With Romo Retired, Jerry’s Ring of Honor Politics Has Become Something Of A Guessing Game
Horrors, has another bastion bitten the dust? Isn’t it enough that we now know not to leave young children unattended in a hot car?
It has been proven beyond a doubt that a penny with its face pointing skyward is of no more value than one on its opposite side. Pizza is now political, and Twitter is now presidential.
Indeed, the old sacraments are crumbling. Today, women are the bread winners and men wear makeup. Babies are entitled to smart phones before they’re even weaned. Rolling stones gather as much grass as the underside of a lawn mower on a damp spring morning.
So, after all, maybe the scene that transpired on a recent Sunday afternoon in November wasn’t so shocking to all of us Cowboy traditionalists as we may have initially thought. Shocking? No. Discomfiting? More likely.
You remember the moment well. The scene was all set, the ball ready to be teed up and delivered to the vault of NFL history when a voice invaded the Big Yard to read a heartfelt term paper. The subject was football, and the lecturer was somewhat of an expert.
His square title was, and remains, Christopher Jason Witten and his credentials are packaged and ready for shipment to the Pro Football Hall of Fame. In his case, returns are not allowed. Witten’s narration of a heart-warming, visually-enhanced letter of thanks brought smiles to thousands of faces, and nearly tears to the eyes of the moment’s honored guest, Tony Romo.
Back home for the first time since trading his cleats for a microphone, Romo was clearly taken aback by such an outpouring of affection for his 14-year Cowboy career. More than just a wink or a nod from a few longtime associates, Romo was awarded a king’s welcome, with a standing ovation as a capper.
When the applause faded away and 90,000 craning necks turned away from the broadcast booth, an old geezer in the audience with a soft spot in his thumper for Cowboy tradition – along with a few more reclining couch potatoes at home, I’m sure – started a spontaneous staring contest with the owner’s box. Having honored God, Flag, and Romo, the old-timers had a few questions for Jerry Jones: Why Romo? Why now? Why ever? Why, why, why?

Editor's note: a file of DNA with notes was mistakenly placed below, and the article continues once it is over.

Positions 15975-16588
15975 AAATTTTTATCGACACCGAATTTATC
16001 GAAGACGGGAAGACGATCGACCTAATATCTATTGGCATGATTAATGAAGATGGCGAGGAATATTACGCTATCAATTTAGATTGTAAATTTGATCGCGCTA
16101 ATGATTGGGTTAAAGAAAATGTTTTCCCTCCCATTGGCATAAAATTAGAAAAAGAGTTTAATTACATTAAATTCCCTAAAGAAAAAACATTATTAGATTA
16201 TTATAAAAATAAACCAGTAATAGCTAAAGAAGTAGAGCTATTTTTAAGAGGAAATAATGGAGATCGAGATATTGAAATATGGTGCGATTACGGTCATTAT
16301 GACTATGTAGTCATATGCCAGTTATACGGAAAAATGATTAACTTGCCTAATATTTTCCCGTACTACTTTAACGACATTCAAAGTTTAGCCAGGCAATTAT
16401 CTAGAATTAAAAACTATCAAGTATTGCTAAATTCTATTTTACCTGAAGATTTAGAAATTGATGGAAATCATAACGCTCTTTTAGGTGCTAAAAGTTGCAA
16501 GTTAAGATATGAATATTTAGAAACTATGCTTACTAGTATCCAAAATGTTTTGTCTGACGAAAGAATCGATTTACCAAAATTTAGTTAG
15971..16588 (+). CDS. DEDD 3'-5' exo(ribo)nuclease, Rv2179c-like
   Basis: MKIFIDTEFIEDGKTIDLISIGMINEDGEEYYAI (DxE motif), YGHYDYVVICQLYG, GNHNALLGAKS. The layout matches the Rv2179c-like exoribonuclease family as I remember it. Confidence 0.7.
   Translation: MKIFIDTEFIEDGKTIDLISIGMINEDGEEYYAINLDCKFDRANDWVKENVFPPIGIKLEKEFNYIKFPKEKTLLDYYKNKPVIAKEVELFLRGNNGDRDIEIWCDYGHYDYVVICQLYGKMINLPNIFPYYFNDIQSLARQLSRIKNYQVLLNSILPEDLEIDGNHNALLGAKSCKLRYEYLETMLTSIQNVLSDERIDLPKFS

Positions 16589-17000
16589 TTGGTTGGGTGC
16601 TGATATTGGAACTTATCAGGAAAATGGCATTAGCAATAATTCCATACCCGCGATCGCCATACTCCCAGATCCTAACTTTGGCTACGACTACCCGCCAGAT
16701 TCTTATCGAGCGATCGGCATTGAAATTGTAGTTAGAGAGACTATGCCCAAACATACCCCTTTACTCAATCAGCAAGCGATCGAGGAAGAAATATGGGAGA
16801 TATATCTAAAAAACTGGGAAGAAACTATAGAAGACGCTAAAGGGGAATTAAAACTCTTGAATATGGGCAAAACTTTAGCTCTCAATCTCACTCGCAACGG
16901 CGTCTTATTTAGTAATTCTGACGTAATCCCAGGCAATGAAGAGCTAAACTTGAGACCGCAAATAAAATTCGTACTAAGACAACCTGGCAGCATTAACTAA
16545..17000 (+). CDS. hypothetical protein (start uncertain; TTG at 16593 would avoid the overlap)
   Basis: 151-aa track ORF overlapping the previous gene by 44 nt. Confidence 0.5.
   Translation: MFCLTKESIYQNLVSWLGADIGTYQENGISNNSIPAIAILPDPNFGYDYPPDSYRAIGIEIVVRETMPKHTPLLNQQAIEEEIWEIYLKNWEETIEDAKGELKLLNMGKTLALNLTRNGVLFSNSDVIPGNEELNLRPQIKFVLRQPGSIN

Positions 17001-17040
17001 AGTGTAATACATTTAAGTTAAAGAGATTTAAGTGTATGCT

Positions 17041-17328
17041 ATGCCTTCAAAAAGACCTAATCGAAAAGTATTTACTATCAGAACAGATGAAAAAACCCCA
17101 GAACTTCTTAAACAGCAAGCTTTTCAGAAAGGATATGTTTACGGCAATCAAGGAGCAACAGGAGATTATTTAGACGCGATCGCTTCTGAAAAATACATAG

Had this been merely a sincere show of friendship and appreciation by Jerry, Jason, and the entire organization, or was there some ulterior motive to the demonstration that only Jerry was privy to? Remember, no one has ever accused Jerry of having an honest face.
Oblivious to the questioning suspicion being aimed at him, Jerry Jones stood behind the glass clapping like a proud papa, complete in the moment, a man overjoyed in his starched collar and liberally applied slickum in his hair. With a twinkle in his eyes and a pep in his step, Jones basked in the warmth of the moment. He had just pulled off the most inspirational pregame extravaganza in recent memory.
Or had he?
An old philosopher once pointed out that the difference between drama and farce is only a few inches. Shoot a man in the stomach and it’s tragedy; shoot him in the backside, it’s comedy. With Jerry orchestrating the show, you’re never quite sure which category fits.
We all know human tendency. Everyone wants to stroke the morale of the latest retiree. But, more than merely the red-carpet treatment which everyone was so moved by, could Jerry’s moment of touching theater be a prelude to another ceremony in the not-too-distant future? Like, say, a Ring of Honor induction?
Ring of Honor, you say? Wasn’t the Ring supposed to be reserved for champions and franchise legends?
What about Too Tall? What about Charlie? And what about Jimmy?
Mind you, all of these are fair questions. It’s just too bad that Jerry isn’t known for being overtly fair on this subject.
We all know what Romo meant to Jerry and the Cowboys for a decade. It was Romo who kept the Cowboys from drowning in irrelevancy after Bill Parcells left town, Romo who kept fans glued to their seats in hopes of yet another Sunday afternoon miracle. It was because of Romo that Jerry got to drop those not-so-subtle hints during training camp about an impending push to the Super Bowl, and because of Romo that Jerry’s all-world stadium wasn’t half-empty eight times every year.
In Jerry’s mind, when considering all of that, Romo’s probably an easy shoo-in to the Ring.